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dc.contributor.authorLaveille, Paco
dc.contributor.authorGuillois, Kevin
dc.contributor.authorTuel, Alain
dc.contributor.authorPetit, Corine
dc.contributor.authorBasset, Jean-Marie
dc.contributor.authorCaps, Valerie
dc.date.accessioned2016-01-24T10:25:34Z
dc.date.available2016-01-24T10:25:34Z
dc.date.issued2016
dc.identifier.citationDurable PROX catalyst based on gold nanoparticles and hydrophobic silica 2016 Chem. Commun.
dc.identifier.issn1359-7345
dc.identifier.issn1364-548X
dc.identifier.pmid26808262
dc.identifier.doi10.1039/C5CC09561A
dc.identifier.urihttp://hdl.handle.net/10754/594734
dc.description.abstract3 nm gold nanoparticles (Au NP) obtained by direct chemical reduction of AuPPh3Cl in the presence of methyl-terminated silica exhibit superior durability for low temperature CO oxidation in the presence of hydrogen (PROX). The activity of hydrophobic Au/SiO2-R972 indeed appears much more stable with time-on-stream than those of the OH-terminated, hydrophilic Au/TiO2 and Au/Al2O3 catalysts, with similar Au NP size. This enhanced stability is attributed to the peculiar catalyst surface of Au/SiO2-R972. Not only may the support hydrophobicity concentrate and facilitate reactant adsorption and product desorption over Au NP, but methyl-terminated SiO2-R972 likely also inhibits carbonatation of the Au/support interface. Hence, at a temperature at which H2/H2O “cleaning” of the carbonate-contaminated Au/Al2O3 and Au/TiO2 surface is inefficient (< 100°C), passivated Au/SiO2-R972 displays much more stable PROX activity. Besides, the virtual absence of surface hydroxyl groups, which provide sites for water formation in H2/O2 atmospheres, can also account for the improved PROX selectivity (>85%) observed over Au/SiO2-R972. This new example, of CO oxidation activity of gold nanoparticles dispersed over a hydrophobic, “inert” support, clearly emphasizes the role of hydrogen as a promoter for the gold-catalyzed oxidation of CO at low temperature. Unlike support-mediated oxygen activation, hydrogen-only mediated oxygen activation takes full advantage of the hydrophobic surface, which is much more resistant against CO2 and thus remains free of poisonous carbonate species, as compared with hydroxyl-terminated catalysts. Hence, although the absence of surface hydroxyl groups prevents the hydrophobic Au/SiO2-R972 catalyst to reach the state-of-the-art activities initially displayed by Au/TiO2 and Au/Al2O3, it brings long-term stability with time-on-stream and superior selectivity, which opens up promising perspectives in the development of viable PROX catalysts based on gold.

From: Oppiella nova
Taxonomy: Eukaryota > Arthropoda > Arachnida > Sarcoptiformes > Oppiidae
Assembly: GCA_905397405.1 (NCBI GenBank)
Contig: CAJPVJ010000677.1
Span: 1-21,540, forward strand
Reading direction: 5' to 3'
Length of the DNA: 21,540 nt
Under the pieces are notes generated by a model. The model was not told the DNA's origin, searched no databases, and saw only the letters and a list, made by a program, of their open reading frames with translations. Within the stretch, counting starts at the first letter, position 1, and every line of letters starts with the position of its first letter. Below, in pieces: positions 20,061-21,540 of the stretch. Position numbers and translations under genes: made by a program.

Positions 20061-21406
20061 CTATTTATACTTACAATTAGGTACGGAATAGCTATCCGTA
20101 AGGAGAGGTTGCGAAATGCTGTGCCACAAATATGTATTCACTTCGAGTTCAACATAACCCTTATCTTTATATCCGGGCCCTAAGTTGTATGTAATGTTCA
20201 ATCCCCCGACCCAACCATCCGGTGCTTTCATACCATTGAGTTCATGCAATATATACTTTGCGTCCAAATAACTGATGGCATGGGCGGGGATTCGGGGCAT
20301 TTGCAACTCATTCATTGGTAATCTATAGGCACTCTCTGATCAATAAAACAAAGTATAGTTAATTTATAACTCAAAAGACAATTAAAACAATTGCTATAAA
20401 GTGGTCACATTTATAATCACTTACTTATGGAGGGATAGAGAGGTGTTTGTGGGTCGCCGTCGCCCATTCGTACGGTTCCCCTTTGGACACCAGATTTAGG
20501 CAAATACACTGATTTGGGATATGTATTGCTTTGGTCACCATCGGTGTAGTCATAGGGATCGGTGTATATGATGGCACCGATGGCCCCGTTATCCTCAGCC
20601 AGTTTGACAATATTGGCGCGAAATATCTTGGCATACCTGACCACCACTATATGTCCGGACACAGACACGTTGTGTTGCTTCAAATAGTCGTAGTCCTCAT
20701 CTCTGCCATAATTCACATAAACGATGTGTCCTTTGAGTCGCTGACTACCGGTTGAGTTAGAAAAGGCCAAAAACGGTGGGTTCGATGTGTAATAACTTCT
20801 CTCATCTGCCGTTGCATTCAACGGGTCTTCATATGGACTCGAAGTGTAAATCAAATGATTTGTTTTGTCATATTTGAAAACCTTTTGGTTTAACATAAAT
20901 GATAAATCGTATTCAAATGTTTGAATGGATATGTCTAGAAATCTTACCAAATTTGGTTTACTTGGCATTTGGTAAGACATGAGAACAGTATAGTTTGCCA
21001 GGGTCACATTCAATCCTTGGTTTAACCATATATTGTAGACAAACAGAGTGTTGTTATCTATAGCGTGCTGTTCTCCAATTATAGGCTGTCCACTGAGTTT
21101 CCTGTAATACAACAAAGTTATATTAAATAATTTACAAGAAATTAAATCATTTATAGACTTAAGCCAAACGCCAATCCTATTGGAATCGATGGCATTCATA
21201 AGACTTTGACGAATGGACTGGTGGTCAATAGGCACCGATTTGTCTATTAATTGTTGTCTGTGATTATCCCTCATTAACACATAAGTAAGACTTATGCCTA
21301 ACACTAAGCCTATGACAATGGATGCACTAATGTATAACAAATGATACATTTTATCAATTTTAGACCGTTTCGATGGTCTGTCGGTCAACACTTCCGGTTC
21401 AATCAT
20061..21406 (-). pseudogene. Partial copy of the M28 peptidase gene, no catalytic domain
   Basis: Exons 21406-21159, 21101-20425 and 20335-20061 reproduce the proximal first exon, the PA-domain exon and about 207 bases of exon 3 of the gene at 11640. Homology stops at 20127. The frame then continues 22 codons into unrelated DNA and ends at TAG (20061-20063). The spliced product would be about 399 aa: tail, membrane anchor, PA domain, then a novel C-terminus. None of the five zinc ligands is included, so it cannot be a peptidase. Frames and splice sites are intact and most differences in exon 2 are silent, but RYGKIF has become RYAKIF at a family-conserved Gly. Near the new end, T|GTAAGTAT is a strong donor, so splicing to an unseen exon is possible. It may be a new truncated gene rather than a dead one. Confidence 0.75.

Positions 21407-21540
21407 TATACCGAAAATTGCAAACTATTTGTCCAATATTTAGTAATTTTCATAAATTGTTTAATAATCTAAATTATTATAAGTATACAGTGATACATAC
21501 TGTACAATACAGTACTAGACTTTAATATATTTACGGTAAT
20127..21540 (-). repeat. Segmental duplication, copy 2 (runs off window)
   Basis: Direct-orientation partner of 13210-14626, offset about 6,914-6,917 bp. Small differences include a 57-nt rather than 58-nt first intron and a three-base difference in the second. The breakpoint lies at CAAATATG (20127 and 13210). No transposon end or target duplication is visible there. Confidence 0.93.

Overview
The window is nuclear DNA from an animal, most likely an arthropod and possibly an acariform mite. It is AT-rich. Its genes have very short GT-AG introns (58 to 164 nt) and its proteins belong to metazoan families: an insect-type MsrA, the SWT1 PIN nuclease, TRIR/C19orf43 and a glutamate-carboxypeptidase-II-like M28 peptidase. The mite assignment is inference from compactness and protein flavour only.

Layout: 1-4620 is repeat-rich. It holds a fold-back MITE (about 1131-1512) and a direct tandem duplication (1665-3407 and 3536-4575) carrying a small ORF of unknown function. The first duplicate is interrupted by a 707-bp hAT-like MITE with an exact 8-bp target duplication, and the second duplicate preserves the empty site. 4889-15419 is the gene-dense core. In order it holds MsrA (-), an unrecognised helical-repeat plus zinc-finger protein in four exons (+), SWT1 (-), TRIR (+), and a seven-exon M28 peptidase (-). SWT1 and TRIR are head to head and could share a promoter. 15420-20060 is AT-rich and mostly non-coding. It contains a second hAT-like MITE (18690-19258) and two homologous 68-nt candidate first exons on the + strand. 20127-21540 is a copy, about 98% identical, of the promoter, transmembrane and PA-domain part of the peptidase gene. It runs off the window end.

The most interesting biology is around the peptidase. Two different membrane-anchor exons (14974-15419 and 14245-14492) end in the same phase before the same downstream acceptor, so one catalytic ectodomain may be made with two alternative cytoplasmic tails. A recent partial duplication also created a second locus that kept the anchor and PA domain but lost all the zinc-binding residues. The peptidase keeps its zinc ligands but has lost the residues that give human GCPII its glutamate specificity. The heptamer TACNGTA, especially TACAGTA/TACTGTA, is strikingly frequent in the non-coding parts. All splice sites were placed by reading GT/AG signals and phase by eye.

dc.language.isoen
dc.publisherRoyal Society of Chemistry (RSC)
dc.relation.urlhttp://pubs.rsc.org/en/Content/ArticleLanding/2016/CC/C5CC09561A
dc.rightsArchived with thanks to Chem. Commun.
dc.titleDurable PROX catalyst based on gold nanoparticles and hydrophobic silica
dc.typeArticle
dc.contributor.departmentChemical Science Program
dc.contributor.departmentKAUST Catalysis Center (KCC)
dc.identifier.journalChem. Commun.
dc.eprint.versionPost-print
dc.contributor.institutionIRCELYON (Institut de recherches sur la catalyse et l'environnement de Lyon), University of Lyon / CNRS UMR 5256, 2 Avenue Albert Einstein, 69626 Villeurbanne Cedex, France
dc.contributor.institutionICPEES (Institut de Chimie et Procédés pour l'Energie, l'Environnement et la Santé), Université de Strasbourg / CNRS UMR 7515, 25 rue Becquerel, 67087 Strasbourg Cedex 2, France
dc.contributor.affiliationKing Abdullah University of Science and Technology (KAUST)
kaust.personLaveille, Paco
kaust.personBasset, Jean-Marie
kaust.personCaps, Valerie
refterms.dateFOA2017-01-20T00:00:00Z


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